The Election Campaign Nova Scotians Deserve

by Paul Andrew Kimball

There are rumors of a fall election here in Nova Scotia. Regardless of whether it happens then, or in 2017, people should consider what kind of political discourse they want to see in this province.

Do we want a campaign about personalities laden with banal soundbites, or do we want a campaign about real ideas?

If we want to settle for the former, then we’ll do things the way we’ve always done them.

But if we want something better, then we need to do things differently.

My idea? A series of all-candidate debates in every riding, at as many different times and locations as possible. Some could be general, but others could be tailored to specific subjects, such as poverty, or economic development, or the nature of governance and government, or health care. There are plenty of pressing topics from which to choose.


For example, the Liberals axed the film funding system that existed in Nova Scotia for twenty years. The NDP and Tories have criticized this decision, and have made general promises to restore the old film tax credit. Let each party’s candidates in every riding debate the issue, and its larger implications as part of the conversation about the provincial economy and how the government can best help the private sector (or whether they should be helping at all).

And then there are the local issues unique to each riding. Here in my riding of Halifax Needham, for example, there could be a vigorous back-and-forth about the correct policy to pursue with respect to the Bloomfield Centre, as part of a broader discussion on urban development and affordable housing; in Queens-Shelburne, they could have an in depth debate about the closures at the Roseway ER, as part of an overall discussion on how best to provide health care to rural Nova Scotians. And so on.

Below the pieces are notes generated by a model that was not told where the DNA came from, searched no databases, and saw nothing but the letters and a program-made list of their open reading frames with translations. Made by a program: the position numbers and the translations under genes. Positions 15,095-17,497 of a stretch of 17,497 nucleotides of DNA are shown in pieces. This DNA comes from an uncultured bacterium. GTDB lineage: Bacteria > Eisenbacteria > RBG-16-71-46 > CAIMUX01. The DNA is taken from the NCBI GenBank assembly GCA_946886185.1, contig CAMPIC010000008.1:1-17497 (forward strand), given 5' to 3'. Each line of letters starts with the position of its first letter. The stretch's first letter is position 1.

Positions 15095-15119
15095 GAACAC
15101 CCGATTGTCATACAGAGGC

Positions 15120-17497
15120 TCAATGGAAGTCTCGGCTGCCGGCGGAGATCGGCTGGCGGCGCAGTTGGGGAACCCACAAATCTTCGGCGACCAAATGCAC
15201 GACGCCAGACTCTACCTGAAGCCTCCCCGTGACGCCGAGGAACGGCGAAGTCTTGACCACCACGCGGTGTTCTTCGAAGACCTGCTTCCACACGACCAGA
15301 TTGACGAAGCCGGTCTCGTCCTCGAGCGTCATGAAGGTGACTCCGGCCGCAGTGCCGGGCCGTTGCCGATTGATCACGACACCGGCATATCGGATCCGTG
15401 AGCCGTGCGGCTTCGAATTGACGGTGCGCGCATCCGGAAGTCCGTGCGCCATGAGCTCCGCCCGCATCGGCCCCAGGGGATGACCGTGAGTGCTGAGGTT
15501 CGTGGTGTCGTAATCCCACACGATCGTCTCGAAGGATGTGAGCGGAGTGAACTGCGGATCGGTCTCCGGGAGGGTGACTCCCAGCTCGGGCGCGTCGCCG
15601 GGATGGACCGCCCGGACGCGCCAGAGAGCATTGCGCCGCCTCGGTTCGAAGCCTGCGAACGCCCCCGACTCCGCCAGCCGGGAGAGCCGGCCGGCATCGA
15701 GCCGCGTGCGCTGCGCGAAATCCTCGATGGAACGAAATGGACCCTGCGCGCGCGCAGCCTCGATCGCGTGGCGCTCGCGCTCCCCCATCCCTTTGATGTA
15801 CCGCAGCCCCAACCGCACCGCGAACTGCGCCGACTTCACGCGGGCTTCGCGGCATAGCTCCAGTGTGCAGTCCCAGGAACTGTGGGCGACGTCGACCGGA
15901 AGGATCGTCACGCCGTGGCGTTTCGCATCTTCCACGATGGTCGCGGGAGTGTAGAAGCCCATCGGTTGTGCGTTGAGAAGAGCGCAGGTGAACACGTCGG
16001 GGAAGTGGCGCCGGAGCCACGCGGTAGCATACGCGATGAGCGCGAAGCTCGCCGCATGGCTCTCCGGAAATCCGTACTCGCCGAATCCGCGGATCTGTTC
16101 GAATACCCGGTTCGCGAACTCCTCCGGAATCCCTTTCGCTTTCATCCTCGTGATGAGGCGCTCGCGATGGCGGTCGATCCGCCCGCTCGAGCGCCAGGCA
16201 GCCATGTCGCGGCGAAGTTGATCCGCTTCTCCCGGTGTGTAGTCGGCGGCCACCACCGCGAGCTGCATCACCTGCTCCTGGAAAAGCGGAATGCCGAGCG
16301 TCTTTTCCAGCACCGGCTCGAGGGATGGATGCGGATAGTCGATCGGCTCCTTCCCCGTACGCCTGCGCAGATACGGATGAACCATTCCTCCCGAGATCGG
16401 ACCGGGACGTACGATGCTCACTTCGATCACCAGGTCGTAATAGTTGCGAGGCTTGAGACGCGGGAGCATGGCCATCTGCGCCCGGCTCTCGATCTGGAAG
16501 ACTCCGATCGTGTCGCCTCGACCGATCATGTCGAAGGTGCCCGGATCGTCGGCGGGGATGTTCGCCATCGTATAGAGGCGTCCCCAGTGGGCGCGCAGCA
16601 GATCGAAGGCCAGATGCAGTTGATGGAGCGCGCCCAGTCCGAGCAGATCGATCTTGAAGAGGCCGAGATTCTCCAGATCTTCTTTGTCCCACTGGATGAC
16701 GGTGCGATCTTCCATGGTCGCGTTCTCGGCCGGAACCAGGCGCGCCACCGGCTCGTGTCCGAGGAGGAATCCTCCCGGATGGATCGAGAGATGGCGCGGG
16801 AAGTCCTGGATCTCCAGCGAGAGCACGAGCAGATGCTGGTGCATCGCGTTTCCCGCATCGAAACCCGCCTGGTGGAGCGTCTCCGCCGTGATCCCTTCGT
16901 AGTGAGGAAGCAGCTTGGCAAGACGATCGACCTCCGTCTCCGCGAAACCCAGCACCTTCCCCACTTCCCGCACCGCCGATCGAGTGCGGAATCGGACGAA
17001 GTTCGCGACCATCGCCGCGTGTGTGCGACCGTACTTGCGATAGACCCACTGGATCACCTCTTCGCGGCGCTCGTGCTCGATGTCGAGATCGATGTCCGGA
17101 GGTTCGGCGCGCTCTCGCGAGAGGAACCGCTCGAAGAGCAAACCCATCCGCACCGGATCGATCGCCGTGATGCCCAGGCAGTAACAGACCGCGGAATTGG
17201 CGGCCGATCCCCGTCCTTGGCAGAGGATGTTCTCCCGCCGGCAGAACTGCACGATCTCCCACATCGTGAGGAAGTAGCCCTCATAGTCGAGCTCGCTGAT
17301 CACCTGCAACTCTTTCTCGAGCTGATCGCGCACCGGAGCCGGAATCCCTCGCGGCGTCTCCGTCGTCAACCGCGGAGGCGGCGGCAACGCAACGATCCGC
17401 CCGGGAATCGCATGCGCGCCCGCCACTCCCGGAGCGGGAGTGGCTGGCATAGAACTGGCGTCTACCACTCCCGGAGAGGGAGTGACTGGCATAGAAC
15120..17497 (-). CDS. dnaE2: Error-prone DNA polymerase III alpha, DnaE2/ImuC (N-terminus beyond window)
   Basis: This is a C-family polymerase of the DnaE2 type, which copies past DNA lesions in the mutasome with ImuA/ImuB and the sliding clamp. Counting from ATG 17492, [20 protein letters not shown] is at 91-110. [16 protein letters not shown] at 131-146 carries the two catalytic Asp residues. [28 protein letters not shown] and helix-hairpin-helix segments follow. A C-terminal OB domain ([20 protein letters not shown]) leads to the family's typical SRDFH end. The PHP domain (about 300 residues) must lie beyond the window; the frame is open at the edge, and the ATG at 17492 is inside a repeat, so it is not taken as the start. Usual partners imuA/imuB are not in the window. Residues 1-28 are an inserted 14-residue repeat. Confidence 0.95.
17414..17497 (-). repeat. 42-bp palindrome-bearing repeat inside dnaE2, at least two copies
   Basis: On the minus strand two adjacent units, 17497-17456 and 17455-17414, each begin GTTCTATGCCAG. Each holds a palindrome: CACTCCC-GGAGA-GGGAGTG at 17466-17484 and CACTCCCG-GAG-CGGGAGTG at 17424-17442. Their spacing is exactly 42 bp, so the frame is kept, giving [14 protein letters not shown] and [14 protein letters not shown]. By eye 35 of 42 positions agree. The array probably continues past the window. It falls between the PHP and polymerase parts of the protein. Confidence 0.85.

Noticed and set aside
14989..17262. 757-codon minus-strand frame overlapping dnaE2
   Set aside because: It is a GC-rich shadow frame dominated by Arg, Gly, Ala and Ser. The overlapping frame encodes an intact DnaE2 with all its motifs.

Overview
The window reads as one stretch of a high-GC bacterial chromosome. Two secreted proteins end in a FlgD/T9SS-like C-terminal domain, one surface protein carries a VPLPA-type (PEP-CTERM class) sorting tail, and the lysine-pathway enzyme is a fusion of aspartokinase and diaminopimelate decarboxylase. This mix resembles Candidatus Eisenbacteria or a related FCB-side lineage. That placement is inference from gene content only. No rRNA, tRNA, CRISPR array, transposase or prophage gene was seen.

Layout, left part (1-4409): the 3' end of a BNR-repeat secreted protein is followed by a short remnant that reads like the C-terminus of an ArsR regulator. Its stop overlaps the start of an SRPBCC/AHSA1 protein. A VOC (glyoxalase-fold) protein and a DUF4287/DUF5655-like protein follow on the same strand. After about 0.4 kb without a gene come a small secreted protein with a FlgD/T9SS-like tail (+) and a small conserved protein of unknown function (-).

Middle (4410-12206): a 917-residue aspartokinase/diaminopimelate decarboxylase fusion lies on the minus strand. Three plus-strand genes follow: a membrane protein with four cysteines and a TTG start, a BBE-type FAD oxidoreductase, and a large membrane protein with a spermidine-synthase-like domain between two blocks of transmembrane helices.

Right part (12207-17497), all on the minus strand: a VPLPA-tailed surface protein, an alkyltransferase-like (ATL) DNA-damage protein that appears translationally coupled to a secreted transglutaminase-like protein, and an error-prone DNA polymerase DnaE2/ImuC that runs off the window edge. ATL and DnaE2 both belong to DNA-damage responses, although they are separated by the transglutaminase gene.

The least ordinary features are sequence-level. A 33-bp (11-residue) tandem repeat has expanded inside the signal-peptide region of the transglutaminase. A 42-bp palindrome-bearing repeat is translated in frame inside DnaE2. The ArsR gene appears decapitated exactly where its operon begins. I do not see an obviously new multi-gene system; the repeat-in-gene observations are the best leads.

Make it a town-hall format, so that people can ask direct, unscripted questions of all candidates. Force the candidates to engage directly with the other candidates, and with the citizens – anyone worthy of being an MLA will welcome the opportunity to do this over and over again.

And simulcast them all live on YouTube and / or on various social media platforms. It’s not hard, and would enable citizens who can’t attend in person to watch the proceedings, and even participate.

This requires we citizens to engage as well. We need to demand something more than just a knock on the door and a three minute “visit” from the candidate as he or she pounds the traditional hustings. We need to do more than just count lawn signs and skim a brochure left in our mail slot.

If we want to move Nova Scotia forward, we need to take it seriously, and get involved as citizens.

Force the candidates to talk about what they want to do going forward (although holding incumbents accountable is fair game, past behavior being a good predictor of future behavior).

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Make them tell us their ideas… but also make them listen to ours.

Let’s create a genuine dialogue, using all of the tools available to us in the 21st century.

Only then we can make the reasoned and informed choices that our province needs us to make.

Paul Andrew Kimball

Paul Andrew Kimball

Paul Kimball is a filmmaker and author who lives in Halifax, NS. His work includes the book The Other Side of Truth, the feature films Exit Thread, Roundabout, and The Cuckoo in the Clock, as well as documentaries for CBC, Bravo, Vision, Space, TVNZ, Knowledge, Eastlink TV, UFO TV, and SCN. He has an honours degree in history from Acadia University, and a law degree from Dalhousie University. He is a former Program Administrator of the Nova Scotia Film Development Corporation, and served as President of the Nova Scotia Film and Television Producers Association and as a member of the Nova Scotia government's Film Advisory Committee. He has an abiding love for vanilla milkshakes, mysteries and Walden moments.
Paul Andrew Kimball

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